_{1}, which is the inclination of the plane dividing the component to the horizontal plane, should be smaller than the angle θ of inclination of the side faces of the component to this plane. As the shapes of the components are different for slabs with diverse top and bottom surfaces (rough or smooth), the detailed dimensions of the individual parts of the keystone are also classified according to this factor.

_{si}and b

_{si}, which essentially define the shape of a typical component of the slab and the dimension c

_{si}that sets the maximum width of the shorter base of the trapezium (i.e., the cross-section of this part of keystone), which should be introduced first. These dimensions have been calculated as a function of the following variables: m, which defines the dimension of the mesh, and t, which denotes the thickness of the slab; these are treated as the input parameters.

_{h}

_{i}and b

_{hi}refer to the dimensions of the whole component, while c

_{hi}and d

_{hi}describe the maximum dimensions of the cross-sections of these parts in the divided component, which should be entered, respectively, first and second. All mentioned dimensions have been calculated as a function of the following variables: m, which defines the dimension of the mesh, and t, which denotes the thickness of the slab; both of which are the input parameters.

## 5. Summary

## Funding

## Conflicts of Interest

## References

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**Figure 2.**The procedure of modeling a vault component based on a square: (

**a**) establishment of a grid of squares σ

_{4}and insertion the planes α

_{4j}perpendicular to it; (

**b**) rotations of the planes α

_{4j}; (

**c**) final determination of a component shape with the use of planes β

_{1}and β

_{2}.

**Figure 3.**The procedure of modeling a vault component based on a regular hexagon: (

**a**) establishment of a grid of hexagons σ

_{6}and insertion the planes α

_{6j}perpendicular to it; (

**b**) rotations of the planes α

_{6j}; (

**c**) final determination of a component shape with the use of planes β

_{1}and β

_{2}.

**Figure 4.**The procedure of modeling a vault component based on a rectangular triangle: (

**a**) establishment of a grid of triangles σ

_{3}and insertion the planes α

_{3j}perpendicular to it; (

**b**) rotations of the planes α

_{3j}; (

**c**) final determination of a component shape with the use of planes β

_{1}and β

_{2}, (

**d**) cutting off excess component volume using a plane β

_{3}.

**Figure 5.**The procedure of modeling a vault component based on a rhombus β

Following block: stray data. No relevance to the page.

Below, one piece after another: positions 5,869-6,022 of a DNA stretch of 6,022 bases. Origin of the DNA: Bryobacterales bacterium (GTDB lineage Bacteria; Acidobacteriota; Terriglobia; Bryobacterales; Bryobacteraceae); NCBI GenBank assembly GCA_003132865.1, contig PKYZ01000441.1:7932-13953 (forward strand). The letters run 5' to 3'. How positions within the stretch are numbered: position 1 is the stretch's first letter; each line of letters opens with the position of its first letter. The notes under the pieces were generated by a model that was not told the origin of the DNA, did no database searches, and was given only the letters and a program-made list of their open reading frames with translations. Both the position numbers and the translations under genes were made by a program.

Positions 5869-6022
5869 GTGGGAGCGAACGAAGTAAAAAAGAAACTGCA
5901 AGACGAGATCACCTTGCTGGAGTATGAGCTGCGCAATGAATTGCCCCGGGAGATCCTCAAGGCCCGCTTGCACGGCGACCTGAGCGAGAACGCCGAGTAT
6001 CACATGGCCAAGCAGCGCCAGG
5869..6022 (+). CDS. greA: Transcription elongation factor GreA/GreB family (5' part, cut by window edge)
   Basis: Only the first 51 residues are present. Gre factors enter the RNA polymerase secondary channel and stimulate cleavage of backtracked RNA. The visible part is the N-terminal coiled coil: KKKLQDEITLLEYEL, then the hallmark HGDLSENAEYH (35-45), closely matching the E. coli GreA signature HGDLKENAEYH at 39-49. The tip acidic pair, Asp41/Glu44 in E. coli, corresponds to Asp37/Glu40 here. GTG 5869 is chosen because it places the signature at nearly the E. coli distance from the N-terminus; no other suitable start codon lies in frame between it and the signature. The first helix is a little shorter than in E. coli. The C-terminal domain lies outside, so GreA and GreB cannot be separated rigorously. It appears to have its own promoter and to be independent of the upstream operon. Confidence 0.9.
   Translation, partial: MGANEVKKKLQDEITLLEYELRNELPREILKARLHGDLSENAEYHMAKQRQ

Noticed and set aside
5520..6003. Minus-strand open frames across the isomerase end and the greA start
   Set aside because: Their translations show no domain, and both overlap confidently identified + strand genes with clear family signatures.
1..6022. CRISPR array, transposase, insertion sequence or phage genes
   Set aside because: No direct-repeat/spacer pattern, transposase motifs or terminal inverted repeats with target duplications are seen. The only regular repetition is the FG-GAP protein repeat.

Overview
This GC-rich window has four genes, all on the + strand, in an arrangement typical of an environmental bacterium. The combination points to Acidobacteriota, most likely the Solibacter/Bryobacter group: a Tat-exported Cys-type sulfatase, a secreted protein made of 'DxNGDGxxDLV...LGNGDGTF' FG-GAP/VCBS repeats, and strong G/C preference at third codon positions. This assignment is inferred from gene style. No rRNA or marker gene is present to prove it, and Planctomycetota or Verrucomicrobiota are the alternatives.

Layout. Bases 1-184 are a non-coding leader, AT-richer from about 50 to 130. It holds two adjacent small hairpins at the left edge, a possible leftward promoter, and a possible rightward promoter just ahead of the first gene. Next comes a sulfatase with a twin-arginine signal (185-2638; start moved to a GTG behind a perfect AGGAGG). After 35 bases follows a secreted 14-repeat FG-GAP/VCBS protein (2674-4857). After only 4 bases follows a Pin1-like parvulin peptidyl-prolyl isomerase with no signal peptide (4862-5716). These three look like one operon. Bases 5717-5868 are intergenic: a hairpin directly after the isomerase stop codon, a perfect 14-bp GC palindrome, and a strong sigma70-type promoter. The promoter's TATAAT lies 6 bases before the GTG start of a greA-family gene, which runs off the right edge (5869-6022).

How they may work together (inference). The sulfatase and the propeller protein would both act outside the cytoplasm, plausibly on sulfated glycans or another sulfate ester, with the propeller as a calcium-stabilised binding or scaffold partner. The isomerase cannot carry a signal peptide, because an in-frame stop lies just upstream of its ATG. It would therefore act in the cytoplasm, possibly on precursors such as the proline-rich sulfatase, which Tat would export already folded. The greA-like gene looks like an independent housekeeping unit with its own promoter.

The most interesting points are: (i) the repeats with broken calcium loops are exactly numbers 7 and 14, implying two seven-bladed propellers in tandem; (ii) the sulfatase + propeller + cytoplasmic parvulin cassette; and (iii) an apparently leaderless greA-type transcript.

_{1}: (

**a**) establishment of a grid of rhombuses σ

_{4}and insertion the planes α

_{4j}perpendicular to it; (

**b**) rotations of the planes α

_{4j}; (

**c**) final determination of a component shape with the use of planes β

_{1}and β

_{2}.

**Figure 6.**Stabilization of a triangular component depending on its orientation in space and location in the slab: (

**a**) stable component; (

**b**) unstable component; and (

**c**) stabilization with additional support.

**Figure 8.**Hexagonal slabs composed of rhombic components: (

**a**) joined three into hexagonal sets; (

**b**) shaped analogically to a square vault.

**Figure 11.**Modeling of one-sided smooth components based on: (

**a**) a regular hexagon; (

**b**,

**c**) an equilateral triangle; and (

**d**,

**e**) a rhombus.

**Figure 14.**Double-sided smooth vault components based on an equilateral triangle, a regular hexagon, and a rhombus, inspired by Frezier blocks: (

**a**) of the first type; and (

**b**) of the second type.

**Figure 17.**Constructing a grillage from rectangular pipes with flat bars attached to the bottom face.

**Figure 18.**Linking the vaults with a beam grids, based on coincidence of the modular planes with: (

**a**) the center planes of the beams, or (

**b**) planes containing the sides of the beams.

**Figure 20.**The vaults filling square fields in grillages from beams with vertical faces: (

**a**) both sides rugged; (

**b**) one side smooth; and (

**c**) both sides smooth.

**Figure 22.**Triangular and hexagonal slabs well-fitting to vertical faces of beams: (

**a**) both sides rugged; (

**b**) one side smooth; and (

**c**) both sides smooth.

**Figure 24.**Sliding the components into place in a both sides rugged vault: (

**a**) a components with non-chamfered edges; and (

**b**) components with chamfered edges.

**Figure 26.**Sliding the components into place in a both sides smooth vault if the planes containing the side faces of the components are: (

**a**) parallel; (

**b**) intersecting.

**Figure 28.**Dimensions of the parts of the keystone for use in square vaults: (

**a**) rough on both sides; (

**b**) smooth from above; (

**c**) smooth from below; and (

**d**) both sides smooth.

**Figure 29.**The order of entering parts of hexagonal keystones into the vault: (

**a**) rough on both sides; (

**b**) smooth from above; (

**c**) smooth from below; and (

**d**,

**e**) both sides smooth.

**Figure 30.**Dimensions of the parts of the hexagonal keystones for use in triangular and hexagonal vaults: (

**a**) rough on both sides; (

**b**) smooth from above; (

**c**) smooth from below; and (

**d**,

**e**) both sides smooth.

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**MDPI and ACS Style**

Piekarski, M.
Floor Slabs Made from Topologically Interlocking Prefabs of Small Size. *Buildings* **2020**, *10*, 76.
https://doi.org/10.3390/buildings10040076

**AMA Style**

Piekarski M.
Floor Slabs Made from Topologically Interlocking Prefabs of Small Size. *Buildings*. 2020; 10(4):76.
https://doi.org/10.3390/buildings10040076

**Chicago/Turabian Style**

Piekarski, Maciej.
2020. "Floor Slabs Made from Topologically Interlocking Prefabs of Small Size" *Buildings* 10, no. 4: 76.
https://doi.org/10.3390/buildings10040076